What does Halloween mean to you?  Do you dress up in costume and go trick or treating?  What are some of your favorite Halloween pastimes and crafts?  Do you have any favorite Halloween recipes or ghost stories to share?  I’d love to hear from you!

Come back next week for a Friday FaBOOolousness Boo Factor installment –Halloween.

Friday FaBOOolousness – The “Boo” Factor: When Death Decides

How many of us are paranoid about something?  We all are, right?

Do movies help or hurt with our paranoia?

I shudder to think about spiders (thanks, Arachnophobia!), scorpions (thanks, Clash of the Titans!), snakes (thanks, Snakes on a Plane!), sharks (thanks, Jaws!), and severe storms (thanks, Twister!).  I could keep going, but you catch my drift. 

But, does paranoia stop us from watching these scary movies?

Usually not!  Most of us have babysat and been alone in the dark of someone else’s living room and pictured Michael Myers, right?  Or gone to bed and prayed Freddy is really only a fictional character? Or maybe we’ve gone camping near water and crossed our fingers that Jason is tied tightly and cemented to the bottom of the lake, right? 

What do we do when Death decides it’s our time?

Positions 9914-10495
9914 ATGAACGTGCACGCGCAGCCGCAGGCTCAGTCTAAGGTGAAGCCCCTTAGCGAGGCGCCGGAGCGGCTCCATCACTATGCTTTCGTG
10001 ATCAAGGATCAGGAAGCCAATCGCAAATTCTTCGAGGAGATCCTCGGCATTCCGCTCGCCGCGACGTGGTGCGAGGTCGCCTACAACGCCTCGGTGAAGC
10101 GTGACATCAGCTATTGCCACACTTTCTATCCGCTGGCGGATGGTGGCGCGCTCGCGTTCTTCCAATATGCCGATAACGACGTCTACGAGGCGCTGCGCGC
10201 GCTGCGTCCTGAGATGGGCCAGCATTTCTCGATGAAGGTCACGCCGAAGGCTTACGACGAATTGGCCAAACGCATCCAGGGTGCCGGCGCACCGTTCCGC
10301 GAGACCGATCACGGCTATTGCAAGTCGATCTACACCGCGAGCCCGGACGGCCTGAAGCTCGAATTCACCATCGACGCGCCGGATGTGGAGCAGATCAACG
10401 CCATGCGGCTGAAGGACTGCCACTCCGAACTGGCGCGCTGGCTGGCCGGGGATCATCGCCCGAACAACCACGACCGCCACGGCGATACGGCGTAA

If the question alone isn’t enough, the Final Destination franchise doesn’t help the paranoia, at all! 

It all started in 2000 with the release of Final Destination and the curse of Flight 180.  Alex (Devon Sawa, Nikita), Clear (Ali Larter, Varsity Blues & Heroes), and their classmates gather at the airport for their senior trip.  But before take-off, Alex has a premonition that they’re all going to die.  Pandemonium breaks out and Alex and Clear, along with a few of their friends, are booted off the flight.  Guess what?  Alex’s vision saves their lives; the plane explodes and everyone left on board dies. 

Matters continue to worsen when Alex’s friends start to die in freak accidents – in the order of their original seat number on the doomed flight!  One accidentally hangs himself in the shower; another is splattered by a moving bus; one is stabbed by a kitchen knife (that’s right, no one was controlling the knife; it did it all on its own); one is decapitated at the scene of a train wreck; and one is pummeled by a neon sign. 

To add to the paranoia, in 2003, Final Destination 2 hit the movie theaters.  Kim (A.J. Cook from Criminal Minds) envisions a massive wreck on the highway she and her friends are about to pull onto so she stalls her vehicle.  Crisis averted, right? Nope! Not minutes later, an 18-wheeler causes an accident.  Kim, as well as a few of her friends, survive the crash, including Officer Burke (Matthew Landes, Special Unit 2) who would have died had it not been for Kim’s actions.